In last week’s episode of Unorthodox, Tablet Magazine’s podcast, Jesse Eisenberg spoke about his upcoming role as Marcel Marceau in the film Resistance. Not only was it an interesting conversation, but it also got us thinking about our Picture Book Marcel Marceau: Master of Mime and how we can bring this impactful book to you. Given the demand for lessons and ways to teach Judaism at home, we have created a modified lesson from the book’s eSource guide that teachers or parents can do at home! 

Learning objectives: 
  • Learning about the Holocaust through story
  • Using people and their lives to understand a certain time period
  • Understanding the gradual shift WWII had on people’s lives and how it affected them
  • What did this time period look like for Jews and how did they deal with struggles?


For before reading: 
1. Ask students if they have ever seen a mime performance. 
2. Ask students to think about what it means to have a dream and a goal. 

For reading together: 
1. Why was Marcel fascinated by Charlie Chaplin?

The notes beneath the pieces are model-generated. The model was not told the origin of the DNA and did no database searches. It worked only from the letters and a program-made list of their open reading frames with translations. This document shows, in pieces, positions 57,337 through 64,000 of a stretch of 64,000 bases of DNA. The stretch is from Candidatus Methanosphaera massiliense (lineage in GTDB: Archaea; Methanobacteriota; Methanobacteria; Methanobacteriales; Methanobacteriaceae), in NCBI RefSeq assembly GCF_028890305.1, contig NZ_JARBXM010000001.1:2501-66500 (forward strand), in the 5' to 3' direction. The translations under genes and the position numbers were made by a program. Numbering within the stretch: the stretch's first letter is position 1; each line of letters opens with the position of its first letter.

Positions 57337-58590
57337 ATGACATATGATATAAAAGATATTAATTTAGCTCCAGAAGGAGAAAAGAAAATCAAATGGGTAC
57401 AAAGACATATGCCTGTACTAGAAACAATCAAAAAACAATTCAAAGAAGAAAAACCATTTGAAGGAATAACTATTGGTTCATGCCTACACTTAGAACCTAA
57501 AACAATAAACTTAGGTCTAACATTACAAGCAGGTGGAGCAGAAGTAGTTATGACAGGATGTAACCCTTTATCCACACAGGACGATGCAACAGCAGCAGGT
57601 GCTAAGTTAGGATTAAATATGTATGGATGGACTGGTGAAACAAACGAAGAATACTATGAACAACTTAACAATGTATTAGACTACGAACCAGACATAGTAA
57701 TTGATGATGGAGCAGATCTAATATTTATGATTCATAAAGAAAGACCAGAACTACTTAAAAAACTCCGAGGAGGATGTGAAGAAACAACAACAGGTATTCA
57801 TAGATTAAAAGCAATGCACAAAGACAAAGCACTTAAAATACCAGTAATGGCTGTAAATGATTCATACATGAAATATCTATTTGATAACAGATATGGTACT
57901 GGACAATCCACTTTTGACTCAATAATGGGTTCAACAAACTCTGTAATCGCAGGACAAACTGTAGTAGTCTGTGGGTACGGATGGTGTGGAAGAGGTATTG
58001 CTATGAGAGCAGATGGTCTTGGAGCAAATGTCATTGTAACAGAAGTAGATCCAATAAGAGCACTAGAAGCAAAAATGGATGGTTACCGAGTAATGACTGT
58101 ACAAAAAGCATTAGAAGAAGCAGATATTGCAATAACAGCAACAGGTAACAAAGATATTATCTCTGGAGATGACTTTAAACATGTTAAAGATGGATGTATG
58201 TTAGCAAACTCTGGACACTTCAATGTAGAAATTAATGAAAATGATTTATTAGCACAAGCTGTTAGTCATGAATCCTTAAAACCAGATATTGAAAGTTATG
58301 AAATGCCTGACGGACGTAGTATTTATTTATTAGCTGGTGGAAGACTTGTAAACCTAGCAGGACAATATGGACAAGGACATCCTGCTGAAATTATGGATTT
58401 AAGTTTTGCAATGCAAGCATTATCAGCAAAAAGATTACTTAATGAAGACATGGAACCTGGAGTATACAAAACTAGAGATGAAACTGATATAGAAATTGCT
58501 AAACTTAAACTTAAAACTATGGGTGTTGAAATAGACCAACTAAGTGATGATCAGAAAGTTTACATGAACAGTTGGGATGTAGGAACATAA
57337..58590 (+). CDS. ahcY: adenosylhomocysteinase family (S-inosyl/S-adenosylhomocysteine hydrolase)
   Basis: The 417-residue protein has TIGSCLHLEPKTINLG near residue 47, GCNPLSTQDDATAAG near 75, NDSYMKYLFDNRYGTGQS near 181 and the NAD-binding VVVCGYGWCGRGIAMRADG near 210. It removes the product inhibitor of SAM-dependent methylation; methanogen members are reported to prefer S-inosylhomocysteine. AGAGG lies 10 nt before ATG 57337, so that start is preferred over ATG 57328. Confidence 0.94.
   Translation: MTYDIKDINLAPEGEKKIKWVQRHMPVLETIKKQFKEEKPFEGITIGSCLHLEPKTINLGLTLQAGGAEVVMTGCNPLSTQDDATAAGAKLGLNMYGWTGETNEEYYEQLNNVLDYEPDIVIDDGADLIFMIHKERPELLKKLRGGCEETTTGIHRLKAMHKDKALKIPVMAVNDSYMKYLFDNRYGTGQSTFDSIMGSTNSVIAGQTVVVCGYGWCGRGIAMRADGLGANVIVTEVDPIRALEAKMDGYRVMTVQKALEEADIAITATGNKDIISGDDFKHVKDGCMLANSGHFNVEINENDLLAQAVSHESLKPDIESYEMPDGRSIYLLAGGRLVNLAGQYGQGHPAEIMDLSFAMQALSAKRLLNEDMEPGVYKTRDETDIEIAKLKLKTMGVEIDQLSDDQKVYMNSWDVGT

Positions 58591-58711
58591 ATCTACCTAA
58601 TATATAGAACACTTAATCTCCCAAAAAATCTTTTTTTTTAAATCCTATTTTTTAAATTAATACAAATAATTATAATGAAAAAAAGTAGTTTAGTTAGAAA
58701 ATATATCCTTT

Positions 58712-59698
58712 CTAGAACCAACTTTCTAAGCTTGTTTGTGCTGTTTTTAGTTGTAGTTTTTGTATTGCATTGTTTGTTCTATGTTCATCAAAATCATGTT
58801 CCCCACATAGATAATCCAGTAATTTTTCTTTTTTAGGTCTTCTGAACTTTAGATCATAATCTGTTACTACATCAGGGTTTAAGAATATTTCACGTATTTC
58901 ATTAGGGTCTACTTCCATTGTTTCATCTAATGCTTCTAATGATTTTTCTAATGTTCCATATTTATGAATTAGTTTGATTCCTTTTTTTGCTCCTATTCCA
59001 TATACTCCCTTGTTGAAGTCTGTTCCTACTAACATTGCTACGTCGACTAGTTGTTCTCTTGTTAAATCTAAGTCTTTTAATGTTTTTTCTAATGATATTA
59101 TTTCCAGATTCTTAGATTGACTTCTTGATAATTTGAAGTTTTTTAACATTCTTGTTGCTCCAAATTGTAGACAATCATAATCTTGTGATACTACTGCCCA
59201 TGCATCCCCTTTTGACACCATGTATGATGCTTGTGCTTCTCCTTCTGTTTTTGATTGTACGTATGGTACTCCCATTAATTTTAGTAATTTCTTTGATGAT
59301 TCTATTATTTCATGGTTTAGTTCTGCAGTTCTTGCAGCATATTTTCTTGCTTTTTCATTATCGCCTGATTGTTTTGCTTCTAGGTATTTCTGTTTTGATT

2. What was causing Europe to change into a dangerous place? 
3. Who are the Nazis? What do they want? 
4. What special talents did Marcel have? 
5. What brave deeds did Marcel do? 
6. How did other people feel about miming? What did Marcel think? 

For post-reading discussion: 
1. How do the illustrations help tell the story? 
2. What does this story show about talents? 
3. One of the themes of this book is performing and pretending. What examples of that do you remember? What message about performing does the book suggest? 
4. What are some different examples of courage in the book? 

Create a Picture Book! 
Based on the story of Marcel Marceau and your discussions about WWII and the Holocaust, create a nonfiction picture book. 
1. Together pick a topic, relevant to the story of Marcel Marceau (Mimes, WWII, the Holocaust, etc.), and research it online. 
2. Use your research to construct a story on one aspect of the chosen topic, like a specific person or event. 
3. Once your story is crafted, it’s time to create the pages. Use any loose construction paper, crayons, markers, paint, whatever you’d like to illustrate your story and place it on the page. 
4. When this is done and you have all your pages, you’ll want to figure out what parts of the written story go on which pages. Then, write them on a separate piece of paper to glue onto the page. 
5. Staple or sew together and voila! You created your very own nonfiction picture book! 

This lesson is a fun and engaging way to talk about a more serious and complex topic with your students/children. Other eSource materials are available on our website under the Free Extras tab.